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anna corfa

What are the particular challenges to labour organising that are faced by cultural workers? Can we adapt traditional organising strategies and learn from past struggles? What new tools or principles might be necessary to take on the cultural industry and win?

Work in the cultural sector is fragmented, precarious, and poorly regulated. While certain cultural work is well unionised, huge sections of the workforce remain unrepresented and prevented from organising by employment practices that keep workers atomised and on short-term freelance contracts, promoting individualisation, competitiveness, and fear of blacklisting. Existing collective agreements cannot keep up with the constant creation of new job types and contracts, which offer little security and deny workers their basic rights. Cultural workers are overworked, burnt out and underpaid, making organising all the more challenging, yet all the more essential if we are to demand a just recovery of the sector.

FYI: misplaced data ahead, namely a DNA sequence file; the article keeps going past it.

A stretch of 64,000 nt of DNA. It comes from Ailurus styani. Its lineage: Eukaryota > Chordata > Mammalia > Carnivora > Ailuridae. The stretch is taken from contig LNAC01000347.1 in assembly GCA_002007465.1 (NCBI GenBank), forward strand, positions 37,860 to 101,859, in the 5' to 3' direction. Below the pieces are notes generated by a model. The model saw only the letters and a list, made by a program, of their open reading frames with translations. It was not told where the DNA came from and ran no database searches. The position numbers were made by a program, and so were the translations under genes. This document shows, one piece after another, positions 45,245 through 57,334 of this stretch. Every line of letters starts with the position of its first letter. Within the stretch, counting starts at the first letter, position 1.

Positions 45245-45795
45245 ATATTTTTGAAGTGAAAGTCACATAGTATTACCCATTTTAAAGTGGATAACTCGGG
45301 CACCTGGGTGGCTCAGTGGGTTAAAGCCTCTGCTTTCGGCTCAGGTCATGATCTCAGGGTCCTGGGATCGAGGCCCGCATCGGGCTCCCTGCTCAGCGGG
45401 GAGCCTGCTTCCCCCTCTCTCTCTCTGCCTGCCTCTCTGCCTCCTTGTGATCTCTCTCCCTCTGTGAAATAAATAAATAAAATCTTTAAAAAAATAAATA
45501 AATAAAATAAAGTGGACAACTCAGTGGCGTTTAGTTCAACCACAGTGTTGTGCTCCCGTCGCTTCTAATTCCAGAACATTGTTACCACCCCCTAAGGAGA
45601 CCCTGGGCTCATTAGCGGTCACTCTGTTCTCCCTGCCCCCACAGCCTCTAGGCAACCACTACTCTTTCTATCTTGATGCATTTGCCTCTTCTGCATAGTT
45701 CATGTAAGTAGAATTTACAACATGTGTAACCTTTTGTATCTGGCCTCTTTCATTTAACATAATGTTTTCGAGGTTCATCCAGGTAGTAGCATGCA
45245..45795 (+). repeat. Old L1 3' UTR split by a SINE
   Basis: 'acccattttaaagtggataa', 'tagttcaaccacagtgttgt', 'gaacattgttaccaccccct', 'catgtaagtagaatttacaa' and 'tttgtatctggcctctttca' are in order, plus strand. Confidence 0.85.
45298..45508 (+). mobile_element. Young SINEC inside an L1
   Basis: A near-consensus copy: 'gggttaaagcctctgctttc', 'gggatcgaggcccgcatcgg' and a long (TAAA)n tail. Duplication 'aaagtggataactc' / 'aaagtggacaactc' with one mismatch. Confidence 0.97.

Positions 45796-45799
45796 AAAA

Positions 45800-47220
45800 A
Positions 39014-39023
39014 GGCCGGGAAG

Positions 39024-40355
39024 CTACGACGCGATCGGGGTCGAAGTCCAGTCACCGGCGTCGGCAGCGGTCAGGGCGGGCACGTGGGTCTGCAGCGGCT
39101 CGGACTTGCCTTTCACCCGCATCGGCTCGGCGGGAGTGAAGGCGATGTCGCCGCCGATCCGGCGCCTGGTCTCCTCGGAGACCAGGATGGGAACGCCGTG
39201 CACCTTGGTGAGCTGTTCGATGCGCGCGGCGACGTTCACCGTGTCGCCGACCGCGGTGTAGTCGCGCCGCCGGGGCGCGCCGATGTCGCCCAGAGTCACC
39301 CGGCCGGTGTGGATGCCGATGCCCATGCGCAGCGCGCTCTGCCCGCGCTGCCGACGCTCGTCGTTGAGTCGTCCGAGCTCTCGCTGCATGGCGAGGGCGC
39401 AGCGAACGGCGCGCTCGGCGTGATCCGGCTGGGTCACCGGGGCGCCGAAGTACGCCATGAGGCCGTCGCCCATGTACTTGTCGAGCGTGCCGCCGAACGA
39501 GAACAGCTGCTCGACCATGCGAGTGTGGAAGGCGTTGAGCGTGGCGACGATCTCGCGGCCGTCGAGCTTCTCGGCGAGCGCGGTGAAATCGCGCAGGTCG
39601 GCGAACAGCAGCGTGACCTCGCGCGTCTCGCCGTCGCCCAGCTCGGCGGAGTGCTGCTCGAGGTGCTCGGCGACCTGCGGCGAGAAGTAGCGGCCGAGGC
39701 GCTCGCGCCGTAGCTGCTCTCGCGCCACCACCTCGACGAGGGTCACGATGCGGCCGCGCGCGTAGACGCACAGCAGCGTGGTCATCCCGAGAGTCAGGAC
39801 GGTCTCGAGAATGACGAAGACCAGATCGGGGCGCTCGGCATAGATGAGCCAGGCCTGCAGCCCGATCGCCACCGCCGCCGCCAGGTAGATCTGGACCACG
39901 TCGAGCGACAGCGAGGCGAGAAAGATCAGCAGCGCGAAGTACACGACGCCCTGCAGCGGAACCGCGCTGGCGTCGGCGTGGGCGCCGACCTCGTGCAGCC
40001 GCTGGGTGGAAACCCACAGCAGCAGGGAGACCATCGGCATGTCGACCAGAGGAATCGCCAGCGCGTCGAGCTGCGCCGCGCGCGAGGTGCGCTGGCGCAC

➀ About this event: (archived event link)

On the first Wednesday of each month, the Designers + Cultural Workers branch of United Voices of the World holds an all-member meeting, giving an opportunity for all current and prospective members to find out more about how the union organises, feed ideas into campaigns, connect with other members, and share knowledge.

This month’s meeting will be open to all and take place during the Antiuniversity Festival, for a more social and playful event!

Together we will test run tools from newly launched transformyour.work like ~Interviewing your double or ~Cultural Artefacts.

Join us whatever your sector is 🎨 πŸ’» 🎭 🎢 βœ‚οΈ 🏫

Venue details: head to the Bertrand Russell Room (seating capacity of 35) at Conway Hall. It is located on the ground floor and is accessible by wheelchair via a shallow ramp.

✰ Snacks welcome ✰

πŸ“† Date and time: Wed, 8 September 2021, 18:00 – 20:00 BST

πŸ“ Location: Conway Hall, 25 Red Lion Square, London WC1R 4RL

Venue details: head to the Bertrand Russell Room (seating capacity of 35) at Conway Hall. It is located on the ground floor and is accessible by wheelchair via a shallow ramp.

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